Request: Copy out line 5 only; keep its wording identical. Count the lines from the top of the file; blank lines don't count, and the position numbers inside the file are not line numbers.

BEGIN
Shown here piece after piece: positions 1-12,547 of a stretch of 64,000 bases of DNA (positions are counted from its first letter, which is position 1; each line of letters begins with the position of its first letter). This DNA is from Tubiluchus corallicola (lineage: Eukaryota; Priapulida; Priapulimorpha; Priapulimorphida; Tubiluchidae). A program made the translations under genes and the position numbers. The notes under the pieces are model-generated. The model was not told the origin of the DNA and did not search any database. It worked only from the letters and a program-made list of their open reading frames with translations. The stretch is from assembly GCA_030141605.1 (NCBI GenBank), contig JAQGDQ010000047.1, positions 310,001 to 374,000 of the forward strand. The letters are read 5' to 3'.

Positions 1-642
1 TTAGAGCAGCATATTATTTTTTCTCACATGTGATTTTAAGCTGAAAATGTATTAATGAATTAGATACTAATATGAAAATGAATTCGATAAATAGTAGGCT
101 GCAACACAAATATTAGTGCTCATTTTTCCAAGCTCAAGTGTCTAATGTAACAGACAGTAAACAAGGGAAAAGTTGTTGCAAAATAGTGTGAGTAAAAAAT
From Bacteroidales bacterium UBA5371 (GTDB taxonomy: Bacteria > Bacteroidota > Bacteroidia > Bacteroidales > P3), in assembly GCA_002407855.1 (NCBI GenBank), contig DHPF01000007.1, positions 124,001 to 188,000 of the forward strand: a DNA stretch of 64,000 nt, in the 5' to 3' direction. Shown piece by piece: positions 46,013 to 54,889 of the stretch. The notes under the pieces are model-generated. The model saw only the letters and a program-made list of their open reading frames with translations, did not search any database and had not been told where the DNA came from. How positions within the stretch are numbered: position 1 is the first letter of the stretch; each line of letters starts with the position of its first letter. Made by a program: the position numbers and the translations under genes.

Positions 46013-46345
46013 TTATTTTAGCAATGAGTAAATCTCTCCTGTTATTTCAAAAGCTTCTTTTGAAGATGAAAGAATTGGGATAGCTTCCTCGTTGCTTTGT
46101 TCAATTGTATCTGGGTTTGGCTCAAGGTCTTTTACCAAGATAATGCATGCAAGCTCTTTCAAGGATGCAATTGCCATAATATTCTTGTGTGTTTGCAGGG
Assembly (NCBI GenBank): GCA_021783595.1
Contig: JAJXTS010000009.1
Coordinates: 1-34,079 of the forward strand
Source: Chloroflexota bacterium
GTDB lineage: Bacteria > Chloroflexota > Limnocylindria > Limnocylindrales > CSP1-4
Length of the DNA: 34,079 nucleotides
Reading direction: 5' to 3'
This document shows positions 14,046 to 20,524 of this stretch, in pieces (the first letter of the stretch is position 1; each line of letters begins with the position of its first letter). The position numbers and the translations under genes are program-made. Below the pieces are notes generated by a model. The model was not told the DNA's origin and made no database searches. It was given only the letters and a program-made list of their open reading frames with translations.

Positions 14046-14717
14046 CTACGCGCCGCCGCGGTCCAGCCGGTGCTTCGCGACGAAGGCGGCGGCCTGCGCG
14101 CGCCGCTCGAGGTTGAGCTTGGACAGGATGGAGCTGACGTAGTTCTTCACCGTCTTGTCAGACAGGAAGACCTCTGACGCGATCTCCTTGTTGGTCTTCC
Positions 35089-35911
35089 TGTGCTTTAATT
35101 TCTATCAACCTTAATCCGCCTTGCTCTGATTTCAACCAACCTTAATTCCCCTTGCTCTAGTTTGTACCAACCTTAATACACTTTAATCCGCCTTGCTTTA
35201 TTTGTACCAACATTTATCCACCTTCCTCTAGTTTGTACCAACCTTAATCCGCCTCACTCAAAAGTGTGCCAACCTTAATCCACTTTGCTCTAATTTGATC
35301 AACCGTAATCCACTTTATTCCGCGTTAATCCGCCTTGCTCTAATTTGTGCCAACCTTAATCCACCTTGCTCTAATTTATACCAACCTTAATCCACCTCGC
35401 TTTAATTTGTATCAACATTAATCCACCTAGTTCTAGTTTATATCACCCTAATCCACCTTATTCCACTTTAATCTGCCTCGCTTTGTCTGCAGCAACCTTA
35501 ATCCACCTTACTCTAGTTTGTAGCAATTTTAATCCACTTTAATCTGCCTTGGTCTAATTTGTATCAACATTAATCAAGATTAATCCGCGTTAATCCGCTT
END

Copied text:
From Bacteroidales bacterium UBA5371 (GTDB taxonomy: Bacteria > Bacteroidota > Bacteroidia > Bacteroidales > P3), in assembly GCA_002407855.1 (NCBI GenBank), contig DHPF01000007.1, positions 124,001 to 188,000 of the forward strand: a DNA stretch of 64,000 nt, in the 5' to 3' direction. Shown piece by piece: positions 46,013 to 54,889 of the stretch. The notes under the pieces are model-generated. The model saw only the letters and a program-made list of their open reading frames with translations, did not search any database and had not been told where the DNA came from. How positions within the stretch are numbered: position 1 is the first letter of the stretch; each line of letters starts with the position of its first letter. Made by a program: the position numbers and the translations under genes.